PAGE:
You can then remove IPX from the workstation by highlighting it in the Local Area Connection Properties page and clicking Uninstall. You should also check the Properties for the Novell Client and make sure IPX is removed there.
To do so, select Novell Client and open its Properties window. From there, click the Protocol Preferences tab. Check the selection in the Preferred Network Protocol drop-down list. By default, the Novell Client leaves this set to None. With a setting of None, the Novell client uses a protocol on a first-come, first-served basis. As such, performance suffers because the client may not be using the best protocol. Select IP from the Preferred Network Protocol drop-down list.
At the same time you do this, you’ll notice the Protocol Component Settings box become available with a list of services. This list contains the services that the protocol will use for name resolution. Don’t select more services than necessary. If you’re primarily using TCP/IP, you should only need NDS, Host File, DNS, and SLP. If IPX is still listed, you can select it and then deselect any highlighted components in the Protocol Component Settings box.
Check your network card
Many performance problems can arise as a result of problems with the workstation’s NIC. The fact that the card seems to be operating properly doesn’t mean it’s operating optimally.
Start by making sure the network card driver you’re using is the proper one for the card. Frequently, Windows 2000 installs the wrong network card driver for a NIC when it autodetects the card. Windows 2000 makes the best guess it can based on the chips it detects during the autodetection routine; however, on many generic cards, it guesses wrong. You can check the installed driver in the Local Area Network Connections Properties page.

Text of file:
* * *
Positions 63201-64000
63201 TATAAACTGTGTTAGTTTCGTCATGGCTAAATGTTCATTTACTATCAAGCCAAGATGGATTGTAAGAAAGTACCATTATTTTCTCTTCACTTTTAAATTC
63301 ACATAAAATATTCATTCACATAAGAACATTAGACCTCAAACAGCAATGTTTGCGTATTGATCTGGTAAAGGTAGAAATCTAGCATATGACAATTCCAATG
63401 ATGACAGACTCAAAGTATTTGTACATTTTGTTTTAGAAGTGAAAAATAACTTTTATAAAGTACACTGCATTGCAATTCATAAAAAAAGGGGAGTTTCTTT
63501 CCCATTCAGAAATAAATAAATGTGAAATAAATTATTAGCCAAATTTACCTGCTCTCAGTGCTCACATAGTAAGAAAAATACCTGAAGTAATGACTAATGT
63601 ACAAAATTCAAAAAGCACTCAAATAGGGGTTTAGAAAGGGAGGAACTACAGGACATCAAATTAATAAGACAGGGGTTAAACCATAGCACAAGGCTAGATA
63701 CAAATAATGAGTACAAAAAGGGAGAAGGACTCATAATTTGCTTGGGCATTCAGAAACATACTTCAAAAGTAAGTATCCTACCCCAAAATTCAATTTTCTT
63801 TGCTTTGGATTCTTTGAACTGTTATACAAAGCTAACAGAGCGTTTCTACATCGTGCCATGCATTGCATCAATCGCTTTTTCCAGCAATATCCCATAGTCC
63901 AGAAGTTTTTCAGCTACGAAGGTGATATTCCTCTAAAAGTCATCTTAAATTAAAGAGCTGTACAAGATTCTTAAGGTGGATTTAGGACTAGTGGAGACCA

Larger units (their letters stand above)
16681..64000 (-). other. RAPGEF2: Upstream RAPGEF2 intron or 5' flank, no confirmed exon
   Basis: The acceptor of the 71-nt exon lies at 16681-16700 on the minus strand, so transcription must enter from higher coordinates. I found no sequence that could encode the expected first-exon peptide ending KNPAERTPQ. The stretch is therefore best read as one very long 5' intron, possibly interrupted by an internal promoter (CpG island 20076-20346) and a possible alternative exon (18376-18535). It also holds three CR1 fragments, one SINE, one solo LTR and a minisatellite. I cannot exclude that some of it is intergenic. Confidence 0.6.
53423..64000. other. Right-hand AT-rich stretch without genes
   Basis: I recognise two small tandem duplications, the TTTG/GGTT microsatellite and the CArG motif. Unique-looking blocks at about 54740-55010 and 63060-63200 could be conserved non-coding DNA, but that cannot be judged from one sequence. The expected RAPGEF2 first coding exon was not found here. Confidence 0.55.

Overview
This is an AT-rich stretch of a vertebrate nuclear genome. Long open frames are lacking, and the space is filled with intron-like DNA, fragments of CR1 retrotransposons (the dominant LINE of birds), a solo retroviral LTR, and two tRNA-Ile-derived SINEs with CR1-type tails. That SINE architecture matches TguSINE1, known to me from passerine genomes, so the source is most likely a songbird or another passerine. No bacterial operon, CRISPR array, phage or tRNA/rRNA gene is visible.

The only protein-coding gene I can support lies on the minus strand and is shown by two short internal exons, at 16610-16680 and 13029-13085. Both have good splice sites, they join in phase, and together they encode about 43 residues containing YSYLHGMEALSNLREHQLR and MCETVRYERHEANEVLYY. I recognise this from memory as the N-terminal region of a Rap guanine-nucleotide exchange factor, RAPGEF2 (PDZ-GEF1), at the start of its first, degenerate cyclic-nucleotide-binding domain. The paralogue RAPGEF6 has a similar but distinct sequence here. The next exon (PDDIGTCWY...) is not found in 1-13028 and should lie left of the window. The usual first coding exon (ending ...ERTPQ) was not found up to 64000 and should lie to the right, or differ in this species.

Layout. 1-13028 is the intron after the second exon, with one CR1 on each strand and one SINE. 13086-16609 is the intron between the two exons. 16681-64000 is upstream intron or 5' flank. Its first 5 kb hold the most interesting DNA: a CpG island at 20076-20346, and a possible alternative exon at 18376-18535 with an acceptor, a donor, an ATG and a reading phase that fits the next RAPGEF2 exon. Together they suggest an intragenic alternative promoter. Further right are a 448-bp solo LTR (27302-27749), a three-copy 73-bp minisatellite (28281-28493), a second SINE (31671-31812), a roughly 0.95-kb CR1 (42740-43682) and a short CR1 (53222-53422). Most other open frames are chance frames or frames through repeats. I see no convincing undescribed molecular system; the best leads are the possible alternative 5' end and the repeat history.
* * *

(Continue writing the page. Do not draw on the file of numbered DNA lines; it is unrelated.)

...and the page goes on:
You should obtain and install the proper and latest version of the NIC driver for the card. If you need to reinstall the driver, click the Configure button in Local Area Network Connections and then select the Driver tab. Click the Update Driver tab. When the Wizard opens, go through the screens and select the new driver, either from a manufacturer’s CD-ROM or from an updated driver that you download from the Internet.
If you have the wrong driver altogether, you have a lot of work to do. First, obtain the proper driver for the NIC maker or from the Internet. Next, uninstall the Novell Client along with all of the other protocols and clients on the workstation. Remove the wrong driver from Device Manager in My Computer. After that, you can run the Hardware Wizard to install the proper driver. Finally, reinstall the Novell client and any other client or protocol you need.
Even if you’re running the proper driver for the NIC, it doesn’t mean that the driver is configured properly. Commonly an NIC’s duplex settings will be set incorrectly. A NIC can either be set to full-duplex mode or half-duplex mode. In full-duplex mode an NIC can transmit and receive data at the same time. In half-duplex mode, the NIC can transmit data or receive data, but not both at the same time.
What most dictates how the NIC can transmit is whether the card connects to a hub or a switch at the other end. Switches usually support full duplex, while hubs do not. Check your hub or switch to see which duplex mode it supports. Then, check the settings for the NIC to make sure it matches.
You can verify the setting by clicking Configure in Local Area Connection Settings. Check the Advanced tab. The exact value you’ll change to indicate full-duplex or half-duplex mode will vary from NIC to NIC. Avoid an autodetect setting, because if the NIC autodetects and misconfigures itself, it may try communicating with the wrong duplex setting, which definitely will slow down network transmissions.
Tinker, tailor, soldier (on), spy (your performance)
The Novell Client is a complex piece of software. Getting the peak performance out of it can be a difficult task, but if you follow some basic steps and experiment with different settings, you can eventually find the best settings for your workstations. Keep an eye out for configurations that may lead to instability or reduced safety as the result of increased speed.